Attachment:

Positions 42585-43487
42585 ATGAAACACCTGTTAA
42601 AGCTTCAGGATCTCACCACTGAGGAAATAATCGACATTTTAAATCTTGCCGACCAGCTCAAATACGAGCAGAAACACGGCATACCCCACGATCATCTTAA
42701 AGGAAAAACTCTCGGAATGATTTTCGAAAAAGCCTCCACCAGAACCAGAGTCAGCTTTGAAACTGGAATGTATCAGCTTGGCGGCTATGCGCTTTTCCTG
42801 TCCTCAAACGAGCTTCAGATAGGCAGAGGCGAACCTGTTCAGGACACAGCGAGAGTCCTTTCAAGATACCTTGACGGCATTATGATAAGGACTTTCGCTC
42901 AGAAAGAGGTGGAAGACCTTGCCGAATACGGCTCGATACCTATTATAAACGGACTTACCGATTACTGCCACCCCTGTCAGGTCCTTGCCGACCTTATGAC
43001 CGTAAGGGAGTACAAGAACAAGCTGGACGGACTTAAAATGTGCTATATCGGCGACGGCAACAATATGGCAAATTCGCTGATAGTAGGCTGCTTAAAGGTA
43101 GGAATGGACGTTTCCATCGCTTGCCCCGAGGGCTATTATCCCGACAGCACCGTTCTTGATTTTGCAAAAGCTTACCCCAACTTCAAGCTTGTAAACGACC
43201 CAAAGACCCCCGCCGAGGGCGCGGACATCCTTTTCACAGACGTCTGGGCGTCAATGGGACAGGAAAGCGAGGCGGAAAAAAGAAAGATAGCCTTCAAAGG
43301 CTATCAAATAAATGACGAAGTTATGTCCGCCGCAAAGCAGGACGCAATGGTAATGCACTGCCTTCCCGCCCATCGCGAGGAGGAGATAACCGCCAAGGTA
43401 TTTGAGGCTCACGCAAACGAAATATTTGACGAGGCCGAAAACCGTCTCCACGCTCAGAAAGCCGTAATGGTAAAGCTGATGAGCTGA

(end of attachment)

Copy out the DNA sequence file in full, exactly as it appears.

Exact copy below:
Positions 42585-43487
42585 ATGAAACACCTGTTAA
42601 AGCTTCAGGATCTCACCACTGAGGAAATAATCGACATTTTAAATCTTGCCGACCAGCTCAAATACGAGCAGAAACACGGCATACCCCACGATCATCTTAA
42701 AGGAAAAACTCTCGGAATGATTTTCGAAAAAGCCTCCACCAGAACCAGAGTCAGCTTTGAAACTGGAATGTATCAGCTTGGCGGCTATGCGCTTTTCCTG
42801 TCCTCAAACGAGCTTCAGATAGGCAGAGGCGAACCTGTTCAGGACACAGCGAGAGTCCTTTCAAGATACCTTGACGGCATTATGATAAGGACTTTCGCTC
42901 AGAAAGAGGTGGAAGACCTTGCCGAATACGGCTCGATACCTATTATAAACGGACTTACCGATTACTGCCACCCCTGTCAGGTCCTTGCCGACCTTATGAC
43001 CGTAAGGGAGTACAAGAACAAGCTGGACGGACTTAAAATGTGCTATATCGGCGACGGCAACAATATGGCAAATTCGCTGATAGTAGGCTGCTTAAAGGTA
43101 GGAATGGACGTTTCCATCGCTTGCCCCGAGGGCTATTATCCCGACAGCACCGTTCTTGATTTTGCAAAAGCTTACCCCAACTTCAAGCTTGTAAACGACC
43201 CAAAGACCCCCGCCGAGGGCGCGGACATCCTTTTCACAGACGTCTGGGCGTCAATGGGACAGGAAAGCGAGGCGGAAAAAAGAAAGATAGCCTTCAAAGG
43301 CTATCAAATAAATGACGAAGTTATGTCCGCCGCAAAGCAGGACGCAATGGTAATGCACTGCCTTCCCGCCCATCGCGAGGAGGAGATAACCGCCAAGGTA
43401 TTTGAGGCTCACGCAAACGAAATATTTGACGAGGCCGAAAACCGTCTCCACGCTCAGAAAGCCGTAATGGTAAAGCTGATGAGCTGA